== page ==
Brenda Janowitz

Jack with a Twist

(Engaging your adversary and other things they don’t teach you in law school)

For Doug, the man of my dreams.

You were worth the wait.

Legal Disclaimer

This book in no way depicts any actual events or actual people. Yes, the book is about a woman planning her wedding to the man of her dreams, and Brenda Janowitz did, in fact, plan her wedding to the man of her dreams, but this book is totally not about that.

Especially as pertains to the character of Brooke Miller’s mother. Please note that Miriam Miller is in no way related to, similar to, or based on Brenda’s mother, Sherry Janowitz. Sherry Janowitz is a wonderful and perfect human being. She is in no way flawed like the maternal character depicted in this book. And while we’re on the topic, the character of Barry Miller is in no way related to Brenda’s father, Bernard Janowitz. (Although, if you want to know the truth, he isn’t nearly as uppity about it as his wife. And both Barry and Bernard are devilishly handsome, but the similarity ends there.) Further to the point, just because the character of Brooke Miller is an only child, this in no way should be taken to mean that Brenda Janowitz does not love and adore her brother, Sammy Janowitz, sister-in-law, Stephanie Janowitz, and nephew, Noah Janowitz. And while we’re on the topic, the Luxenberg family is not the Solomon family. They’re just not. You’ll see what we’re talking about when you read the book. Which is not at all based on reality.

It’s just fiction, people! Geez. Doncha hate it when people get all lawyerly about stuff?


And they lived happily ever after….

Maybe I should have asked my mother for some clarification on that. Exactly what happens after they ride off into the sunset together? Do they park the white horse at Bloomingdale’s and go register for wedding presents? Do their families argue about whose castle will host the wedding? When the families disagree on something, does someone end up in the moat?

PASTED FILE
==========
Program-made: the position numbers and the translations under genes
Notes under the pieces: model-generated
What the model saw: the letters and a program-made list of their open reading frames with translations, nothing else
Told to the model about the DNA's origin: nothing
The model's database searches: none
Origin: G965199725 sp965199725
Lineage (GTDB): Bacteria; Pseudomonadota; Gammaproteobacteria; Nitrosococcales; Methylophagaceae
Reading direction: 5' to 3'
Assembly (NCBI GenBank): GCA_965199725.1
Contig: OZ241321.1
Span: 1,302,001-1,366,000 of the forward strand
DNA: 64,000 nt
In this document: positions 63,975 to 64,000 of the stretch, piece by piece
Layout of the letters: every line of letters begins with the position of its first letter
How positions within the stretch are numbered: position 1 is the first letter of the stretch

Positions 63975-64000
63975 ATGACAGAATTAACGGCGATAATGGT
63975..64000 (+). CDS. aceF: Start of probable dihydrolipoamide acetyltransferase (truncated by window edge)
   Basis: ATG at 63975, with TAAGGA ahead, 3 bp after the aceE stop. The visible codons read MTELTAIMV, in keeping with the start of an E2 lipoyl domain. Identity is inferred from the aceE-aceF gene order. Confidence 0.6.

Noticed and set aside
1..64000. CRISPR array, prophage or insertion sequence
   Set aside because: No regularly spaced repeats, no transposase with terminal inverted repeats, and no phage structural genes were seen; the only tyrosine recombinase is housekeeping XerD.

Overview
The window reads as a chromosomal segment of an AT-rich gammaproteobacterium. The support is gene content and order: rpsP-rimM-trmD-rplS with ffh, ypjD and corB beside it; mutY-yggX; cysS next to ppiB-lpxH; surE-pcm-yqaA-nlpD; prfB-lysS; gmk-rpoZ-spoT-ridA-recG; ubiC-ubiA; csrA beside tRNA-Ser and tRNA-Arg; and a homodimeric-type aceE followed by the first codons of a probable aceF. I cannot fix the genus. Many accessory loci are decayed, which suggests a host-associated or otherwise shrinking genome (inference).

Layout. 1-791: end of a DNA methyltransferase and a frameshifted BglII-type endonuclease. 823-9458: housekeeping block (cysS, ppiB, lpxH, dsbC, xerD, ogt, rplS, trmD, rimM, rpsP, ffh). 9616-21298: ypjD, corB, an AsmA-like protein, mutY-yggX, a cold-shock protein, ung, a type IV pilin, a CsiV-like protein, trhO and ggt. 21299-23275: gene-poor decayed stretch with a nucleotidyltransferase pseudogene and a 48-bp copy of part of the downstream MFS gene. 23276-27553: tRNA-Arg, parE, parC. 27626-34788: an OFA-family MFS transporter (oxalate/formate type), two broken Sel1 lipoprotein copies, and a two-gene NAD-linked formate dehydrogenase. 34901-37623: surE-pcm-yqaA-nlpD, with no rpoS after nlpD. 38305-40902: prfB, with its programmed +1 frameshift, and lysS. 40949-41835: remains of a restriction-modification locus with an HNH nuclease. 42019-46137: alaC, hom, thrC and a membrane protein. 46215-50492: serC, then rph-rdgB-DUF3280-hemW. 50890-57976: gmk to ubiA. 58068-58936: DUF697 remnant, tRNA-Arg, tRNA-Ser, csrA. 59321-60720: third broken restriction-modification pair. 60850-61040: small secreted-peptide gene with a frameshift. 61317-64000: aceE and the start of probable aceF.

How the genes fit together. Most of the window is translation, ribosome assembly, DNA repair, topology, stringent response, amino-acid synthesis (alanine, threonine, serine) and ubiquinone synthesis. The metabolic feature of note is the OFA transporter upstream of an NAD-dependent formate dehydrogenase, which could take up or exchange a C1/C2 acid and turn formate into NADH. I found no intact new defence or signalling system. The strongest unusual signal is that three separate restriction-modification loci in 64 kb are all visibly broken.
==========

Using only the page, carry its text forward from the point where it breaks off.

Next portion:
Why didn’t twelve-year-old me think to ask for clarification on that one?


Today should have been the happiest day of my life. Well, not the happiest—the day Jack proposed to me, that was the happiest day of my life—but today should certainly be one of the happiest days of my life. After all, I love shopping, I love that I’m getting married to Jack, and so, therefore, I should love wedding dress shopping. What could be better than combining these two fabulous things, à la the discovery of the Reese’s Peanut Butter Cup? Well, maybe combining shoe shopping with my excitement about getting married would be better, but you get the general point I’m trying to make.

The point is, I should love wedding dress shopping. But, I don’t. So far, it has been a haze of obnoxious and fake salespeople, unwanted commentary on my weight from my mother, and a wave of general dissatisfaction on my part. And that’s just today.

“Are you planning on losing any weight before your wedding?” the salesperson asks me.

“Um, yes?” I say, careful to position my body just so, away from the three-sided mirror, which has the effect of thrusting my cellulite directly into the line of vision of my mother, who is standing outside the dressing room in yet another mother-of-the-bride dress. The salesperson zips me up, and I turn around to face my mom.

“Oh, my God, Brooke,” my best friend, Vanessa, says, “you look so beautiful I think I’m going to cry!” Vanessa is not the type to cry—in the eight years since I’ve known her I can count the times I’ve seen her cry on one hand—so if she says she’s about to cry, this dress must be really good.

“I hate it,” my mother says, “take it off.” And then, to the salesperson, “Do you have anything with capped sleeves? Something to hide the fleshiness on her arms.” She whispers the word fleshiness as if, even though I’m standing but two feet away from her, I cannot actually hear her.

“I can hear you,” I say, reaching for the glass of champagne my mother is holding for me, the one given to me when we first arrived at the store. That was back when wedding dress shopping was all air kisses and warm congratulations. Now that our salesperson has agreed with my mother when she called me fat, I could really use something a bit stronger, but I’ll settle for the bubbly.

“Empty calories,” my mother sings, moving the glass away from me and taking a sip. “I’m just trying to find a dress that would make the most of your figure, BB.” I guess I don’t have to mention here that my fifty-two-year-old mother, a petite size six, with a crown of honey-blond hair, looks better in her dress than I do in mine.